Let’s look at the presentation part of the infomercial. If we were doing a phone presentation we would be looking at, at least 20 minutes of presentation time. With these ads we see a precise condensed version with two items always present on the screen. You guessed it the name and number to call. You see the company name and there number for the entire length of the infomercial, whether that is 30 seconds or two minutes. Additionally, there is little to no fluff, they get right to the product within ten seconds, then spend about 30% of the remaining time telling you about the product and finally pile on the testimonials.

It’s truly an art to watch and learn from these marketing giants. The great part is that as we hone our craft we can continue to grow and if we so desire in a few years be the next generation of infomercials or in time most likely something even more eye catching. Hope to see you there.

Business Presentations – Are These The Ten Most Irritating Mannerisms?

Being able to give some sort of presentation is almost a given today, whether in business or not and they come in all shapes and sizes.

And there are certain mannerisms of the speaker that really irritate people and turn them off and unfortunately more often than not the speaker is unaware of them.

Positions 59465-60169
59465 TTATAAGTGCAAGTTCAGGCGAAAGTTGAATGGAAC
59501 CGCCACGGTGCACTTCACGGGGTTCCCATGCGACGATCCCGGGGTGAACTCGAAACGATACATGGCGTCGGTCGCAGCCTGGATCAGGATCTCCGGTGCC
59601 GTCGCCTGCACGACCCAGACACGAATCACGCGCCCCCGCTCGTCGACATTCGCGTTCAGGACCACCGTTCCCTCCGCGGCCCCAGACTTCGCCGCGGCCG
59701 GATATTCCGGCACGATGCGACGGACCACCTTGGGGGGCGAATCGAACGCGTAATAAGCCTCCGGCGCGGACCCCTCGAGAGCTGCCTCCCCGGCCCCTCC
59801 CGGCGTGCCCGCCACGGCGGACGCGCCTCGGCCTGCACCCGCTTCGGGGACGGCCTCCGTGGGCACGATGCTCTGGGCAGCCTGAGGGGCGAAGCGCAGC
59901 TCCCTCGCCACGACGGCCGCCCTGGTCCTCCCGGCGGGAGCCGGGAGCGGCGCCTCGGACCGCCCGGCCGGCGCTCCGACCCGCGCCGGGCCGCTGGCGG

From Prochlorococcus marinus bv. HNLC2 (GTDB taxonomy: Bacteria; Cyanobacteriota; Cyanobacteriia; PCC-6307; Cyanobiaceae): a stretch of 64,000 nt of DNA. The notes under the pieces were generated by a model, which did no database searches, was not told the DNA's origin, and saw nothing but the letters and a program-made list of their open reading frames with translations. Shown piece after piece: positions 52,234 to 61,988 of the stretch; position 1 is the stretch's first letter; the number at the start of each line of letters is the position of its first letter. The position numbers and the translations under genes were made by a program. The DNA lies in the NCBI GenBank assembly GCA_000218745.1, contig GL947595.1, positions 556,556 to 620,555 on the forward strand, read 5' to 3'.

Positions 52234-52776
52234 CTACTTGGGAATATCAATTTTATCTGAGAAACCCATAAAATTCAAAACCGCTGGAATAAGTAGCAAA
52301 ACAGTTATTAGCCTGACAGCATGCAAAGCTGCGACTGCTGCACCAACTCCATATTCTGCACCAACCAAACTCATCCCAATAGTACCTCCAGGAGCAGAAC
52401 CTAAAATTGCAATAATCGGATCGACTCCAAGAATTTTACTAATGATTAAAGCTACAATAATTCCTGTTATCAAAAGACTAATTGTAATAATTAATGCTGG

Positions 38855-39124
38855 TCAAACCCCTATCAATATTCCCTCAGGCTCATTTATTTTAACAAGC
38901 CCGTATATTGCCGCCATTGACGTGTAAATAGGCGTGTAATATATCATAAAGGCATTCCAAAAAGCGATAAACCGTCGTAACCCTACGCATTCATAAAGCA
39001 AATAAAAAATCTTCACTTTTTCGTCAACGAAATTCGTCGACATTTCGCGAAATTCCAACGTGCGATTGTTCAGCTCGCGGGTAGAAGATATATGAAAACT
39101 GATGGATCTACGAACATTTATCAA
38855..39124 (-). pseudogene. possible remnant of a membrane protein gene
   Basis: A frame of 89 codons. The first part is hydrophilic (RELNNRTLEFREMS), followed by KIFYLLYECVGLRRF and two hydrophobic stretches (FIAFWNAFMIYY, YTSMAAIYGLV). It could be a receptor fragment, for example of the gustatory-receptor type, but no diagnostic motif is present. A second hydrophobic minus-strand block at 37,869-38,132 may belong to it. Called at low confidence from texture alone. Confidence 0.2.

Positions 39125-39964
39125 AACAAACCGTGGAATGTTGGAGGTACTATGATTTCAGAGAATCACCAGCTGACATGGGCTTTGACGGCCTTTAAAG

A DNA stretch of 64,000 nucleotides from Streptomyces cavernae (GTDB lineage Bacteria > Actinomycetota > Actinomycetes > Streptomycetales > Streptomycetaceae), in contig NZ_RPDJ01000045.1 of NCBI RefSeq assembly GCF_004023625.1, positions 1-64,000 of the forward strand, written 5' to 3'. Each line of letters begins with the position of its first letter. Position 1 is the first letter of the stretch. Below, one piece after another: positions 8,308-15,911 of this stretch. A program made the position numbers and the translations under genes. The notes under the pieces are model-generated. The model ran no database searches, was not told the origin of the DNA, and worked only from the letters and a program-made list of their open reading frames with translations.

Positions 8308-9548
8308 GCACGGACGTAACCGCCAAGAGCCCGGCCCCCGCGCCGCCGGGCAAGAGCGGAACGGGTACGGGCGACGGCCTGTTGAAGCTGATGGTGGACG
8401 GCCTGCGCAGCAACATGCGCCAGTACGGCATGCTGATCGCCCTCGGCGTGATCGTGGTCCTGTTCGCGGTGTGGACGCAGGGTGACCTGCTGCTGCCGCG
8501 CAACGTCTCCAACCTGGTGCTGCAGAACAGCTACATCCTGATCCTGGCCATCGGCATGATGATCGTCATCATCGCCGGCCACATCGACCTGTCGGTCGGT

Some of them seem to be obvious and common sense but in my experience unfortunately common sense is not all that common.

And anyway why does it matter? Well, if you are irritated or switched off in the audience are you more or less likely to do business with them or recommend them to some one else?

It can have a detrimental effect on the business results and I have come across examples of companies losing significant contracts as a result.

I’ve been doing some research with those in procurement to find out their top 10. Interestingly enough many of them refer to PowerPoint. ( Is this because people feel they can’t present without it now?)

They’re shown below, with comments as to why they annoy and a tip as to how to avoid each one.

(They’re not in any particular order)

1. Doing a PowerPoint presentation and then walking backwards and forwards in front of the screen.